Within the show itself, it’s quite striking how up-front the music often is. Back when Peter Jackson was making his films, it was still not unusual for music to be allowed to play a big role in big fantasy epics. It is certainly rather unusual today. Released almost concurrently with this is House of the Dragon – try noticing the music in that. It’s chalk and cheese.

Is there anything here which provides the instant gratification of Shore’s Fellowship theme or his delightful music for the Shire? – no, in a word. But a couple of weeks into listening to this, I could hum three or four of the themes to you. I’m not sure I remember another tv show where that would be true. McCreary’s been given the opportunity to paint on an epic canvas here – a dream opportunity for any composer – and he’s delivered absolutely the best thing that he’s ever delivered.

Along with this lengthy album, each episode is getting its own album. Interestingly, the first couple (which I have not heard) barely share any tracks in common with the long album, which makes me wonder if even the underscore tracks we have here are edited-together. (Surely “Prologue” from the first episode’s album covers the same ground as “In the Beginning” on this one? – yet the tracks are different lengths.)

This is a real triumph, undoubtedly McCreary’s own career-defining moment. And the great news is that if you want to stay immersed in Middle Earth during the interminable wait between new episodes, you can just listen to part of one of Shore’s Hobbit albums.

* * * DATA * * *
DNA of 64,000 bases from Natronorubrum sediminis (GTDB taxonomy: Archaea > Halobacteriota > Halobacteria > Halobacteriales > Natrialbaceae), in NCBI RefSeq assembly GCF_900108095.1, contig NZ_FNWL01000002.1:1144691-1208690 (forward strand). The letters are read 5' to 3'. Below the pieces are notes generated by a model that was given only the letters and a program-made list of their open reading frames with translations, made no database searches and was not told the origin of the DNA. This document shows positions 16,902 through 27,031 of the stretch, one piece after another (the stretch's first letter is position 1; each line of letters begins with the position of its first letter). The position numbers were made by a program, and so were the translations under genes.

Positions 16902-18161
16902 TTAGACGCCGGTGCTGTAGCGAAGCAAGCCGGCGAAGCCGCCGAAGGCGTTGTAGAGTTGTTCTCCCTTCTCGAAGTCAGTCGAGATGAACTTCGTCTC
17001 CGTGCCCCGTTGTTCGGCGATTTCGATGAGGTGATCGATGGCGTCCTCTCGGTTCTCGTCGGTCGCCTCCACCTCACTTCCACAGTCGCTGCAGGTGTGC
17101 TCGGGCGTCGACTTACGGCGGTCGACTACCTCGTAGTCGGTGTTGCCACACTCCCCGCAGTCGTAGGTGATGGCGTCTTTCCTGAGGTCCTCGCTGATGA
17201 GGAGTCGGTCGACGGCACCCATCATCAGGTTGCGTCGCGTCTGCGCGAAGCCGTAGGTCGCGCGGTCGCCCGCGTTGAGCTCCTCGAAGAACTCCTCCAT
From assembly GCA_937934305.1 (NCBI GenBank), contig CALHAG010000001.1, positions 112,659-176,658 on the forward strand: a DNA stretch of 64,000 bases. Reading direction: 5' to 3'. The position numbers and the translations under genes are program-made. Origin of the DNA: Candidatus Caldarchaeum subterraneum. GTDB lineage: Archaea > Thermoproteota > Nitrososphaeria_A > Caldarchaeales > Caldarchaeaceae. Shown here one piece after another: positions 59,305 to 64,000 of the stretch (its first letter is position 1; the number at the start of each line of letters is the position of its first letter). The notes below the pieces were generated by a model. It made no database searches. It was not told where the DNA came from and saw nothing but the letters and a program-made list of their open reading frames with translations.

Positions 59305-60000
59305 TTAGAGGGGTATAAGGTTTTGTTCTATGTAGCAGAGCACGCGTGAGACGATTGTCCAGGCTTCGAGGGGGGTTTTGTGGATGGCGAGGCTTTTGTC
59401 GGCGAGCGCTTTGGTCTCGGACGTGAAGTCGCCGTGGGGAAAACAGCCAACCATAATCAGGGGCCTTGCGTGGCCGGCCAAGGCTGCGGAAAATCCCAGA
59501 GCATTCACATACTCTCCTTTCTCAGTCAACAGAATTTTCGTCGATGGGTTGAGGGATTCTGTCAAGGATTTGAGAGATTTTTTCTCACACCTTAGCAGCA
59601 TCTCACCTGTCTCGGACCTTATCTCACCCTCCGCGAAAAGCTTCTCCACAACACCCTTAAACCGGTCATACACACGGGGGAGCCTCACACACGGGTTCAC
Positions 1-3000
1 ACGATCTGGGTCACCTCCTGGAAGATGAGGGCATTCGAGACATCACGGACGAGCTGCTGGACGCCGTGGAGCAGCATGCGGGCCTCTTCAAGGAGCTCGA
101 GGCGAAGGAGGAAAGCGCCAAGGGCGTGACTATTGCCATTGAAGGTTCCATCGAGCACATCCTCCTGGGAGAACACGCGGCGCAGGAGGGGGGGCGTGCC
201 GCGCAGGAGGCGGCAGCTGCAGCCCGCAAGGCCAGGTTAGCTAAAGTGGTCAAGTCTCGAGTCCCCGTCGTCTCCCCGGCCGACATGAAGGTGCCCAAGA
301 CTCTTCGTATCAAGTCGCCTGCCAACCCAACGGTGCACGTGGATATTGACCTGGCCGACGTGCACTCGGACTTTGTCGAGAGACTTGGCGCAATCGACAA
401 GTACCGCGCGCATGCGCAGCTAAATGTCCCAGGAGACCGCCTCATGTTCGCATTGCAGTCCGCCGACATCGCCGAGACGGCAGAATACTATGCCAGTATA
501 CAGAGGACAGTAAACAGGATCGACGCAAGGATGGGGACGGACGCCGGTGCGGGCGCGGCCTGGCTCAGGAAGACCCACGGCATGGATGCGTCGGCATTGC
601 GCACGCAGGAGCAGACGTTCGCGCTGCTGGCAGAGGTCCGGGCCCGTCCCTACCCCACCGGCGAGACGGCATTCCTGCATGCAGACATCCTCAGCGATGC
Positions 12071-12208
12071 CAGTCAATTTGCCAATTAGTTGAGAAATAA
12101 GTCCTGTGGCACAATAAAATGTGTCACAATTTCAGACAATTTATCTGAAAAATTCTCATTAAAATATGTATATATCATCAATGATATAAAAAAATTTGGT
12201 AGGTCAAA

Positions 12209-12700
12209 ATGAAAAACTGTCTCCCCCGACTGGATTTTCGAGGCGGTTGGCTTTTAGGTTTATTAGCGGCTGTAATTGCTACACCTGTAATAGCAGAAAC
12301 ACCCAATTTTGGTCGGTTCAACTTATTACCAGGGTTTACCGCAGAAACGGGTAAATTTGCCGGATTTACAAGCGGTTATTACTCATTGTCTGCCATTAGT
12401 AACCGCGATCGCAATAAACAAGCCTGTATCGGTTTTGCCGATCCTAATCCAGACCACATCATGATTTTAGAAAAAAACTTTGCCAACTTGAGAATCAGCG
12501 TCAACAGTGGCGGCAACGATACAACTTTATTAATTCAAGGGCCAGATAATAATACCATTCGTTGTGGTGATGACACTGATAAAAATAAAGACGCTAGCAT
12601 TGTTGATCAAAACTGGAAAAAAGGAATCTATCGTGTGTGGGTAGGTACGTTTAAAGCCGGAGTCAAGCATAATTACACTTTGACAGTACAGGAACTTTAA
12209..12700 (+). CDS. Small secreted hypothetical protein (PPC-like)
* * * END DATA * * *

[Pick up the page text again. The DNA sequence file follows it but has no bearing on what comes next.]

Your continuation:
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  1. Kostas (Reply) on Saturday 3 September, 2022 at 22:00

    Excellent advance review! Looking forward to reading your opinion on MASTERS OF THE UNIVERSE: REVELATION

  2. Matt C (Reply) on Sunday 4 September, 2022 at 18:22

    I liked the score for the TV series so far, but I kinda wish McCreary had quoted Shore’s LOTR material in it (seeing as how Amazon negotiated with New Line to use material from Hobbit/LOTR films). Still good quality.

    If you have the chance to explore more of Bear McCreary’s TV music output, his work on the short-lived “The Cape” series (LLL released an album that’s OOP) is worth checking out. He pays homage to Williams, Elfman and Shirley Walker in that show — and it’s still a distinct McCreary score.

    Love it.

  3. napilopez (Reply) on Friday 9 September, 2022 at 21:13

    Thank you for this review — I very much agree with all of it. I think it’s McReary’s best work since Battlestar Galactica, and it might be better since I take off my nostalgia goggles.

    I think one missed opportunity is actually with the orchestration and mixing in the album though. Shore’s albums are very different from most modern scores in that they have a very “wet” sound. Tons of reverb, mixed much more like you might mix a Mahler recording. And of course, a huge collection of musicians. It makes you feel more like you’re listening to a performance at the orchestra.

    McReary’s score is “big” but it’s mostly mixed with a much drier sound akin to most modern scores, and it uses a smaller choir. Despite the score being very forward in the show — something I love — I feel the mixing of sound makes it sound smaller in scope than it actually is.

    Still though, this is one of the best TV soundtracks I’ve heard in years — better than most movies too.

  4. Joris (Reply) on Monday 26 September, 2022 at 11:31

    Hi James,

    another great review aptly depicted. No ratings though for this album, or is my browser toying with me? Cheers.